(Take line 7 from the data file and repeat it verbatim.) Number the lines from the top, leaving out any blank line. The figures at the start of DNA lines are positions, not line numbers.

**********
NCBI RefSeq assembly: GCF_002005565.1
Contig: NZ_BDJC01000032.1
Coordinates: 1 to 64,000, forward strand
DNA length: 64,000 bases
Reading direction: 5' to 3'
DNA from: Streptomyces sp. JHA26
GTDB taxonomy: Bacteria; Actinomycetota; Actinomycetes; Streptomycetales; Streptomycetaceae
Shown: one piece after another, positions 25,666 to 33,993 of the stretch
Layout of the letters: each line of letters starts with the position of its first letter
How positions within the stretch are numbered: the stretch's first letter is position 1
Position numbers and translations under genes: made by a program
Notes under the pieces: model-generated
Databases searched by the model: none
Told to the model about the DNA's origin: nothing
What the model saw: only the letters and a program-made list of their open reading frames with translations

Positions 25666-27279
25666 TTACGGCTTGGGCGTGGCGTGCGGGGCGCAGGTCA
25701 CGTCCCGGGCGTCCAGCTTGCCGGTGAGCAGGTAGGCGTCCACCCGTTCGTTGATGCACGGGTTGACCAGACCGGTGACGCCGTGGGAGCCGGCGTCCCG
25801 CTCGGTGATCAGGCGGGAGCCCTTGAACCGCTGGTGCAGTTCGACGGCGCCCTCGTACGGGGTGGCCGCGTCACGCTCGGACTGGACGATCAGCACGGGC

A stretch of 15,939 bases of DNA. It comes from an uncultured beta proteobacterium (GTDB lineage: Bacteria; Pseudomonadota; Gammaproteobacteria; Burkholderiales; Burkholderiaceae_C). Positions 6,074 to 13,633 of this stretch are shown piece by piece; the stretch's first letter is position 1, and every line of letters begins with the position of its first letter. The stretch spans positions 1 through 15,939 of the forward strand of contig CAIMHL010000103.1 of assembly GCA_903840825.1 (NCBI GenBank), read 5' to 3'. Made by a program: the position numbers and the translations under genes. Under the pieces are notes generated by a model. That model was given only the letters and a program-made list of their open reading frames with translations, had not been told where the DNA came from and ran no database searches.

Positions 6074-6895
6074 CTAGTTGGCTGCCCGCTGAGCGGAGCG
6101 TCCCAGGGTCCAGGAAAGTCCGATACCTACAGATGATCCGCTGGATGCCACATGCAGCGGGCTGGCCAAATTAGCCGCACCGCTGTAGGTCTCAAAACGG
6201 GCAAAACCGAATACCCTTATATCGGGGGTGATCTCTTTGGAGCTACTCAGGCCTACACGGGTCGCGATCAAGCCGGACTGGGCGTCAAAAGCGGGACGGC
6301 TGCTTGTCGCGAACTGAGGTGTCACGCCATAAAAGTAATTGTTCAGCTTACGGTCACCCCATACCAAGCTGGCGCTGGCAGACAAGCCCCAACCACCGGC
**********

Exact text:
GTDB taxonomy: Bacteria; Actinomycetota; Actinomycetes; Streptomycetales; Streptomycetaceae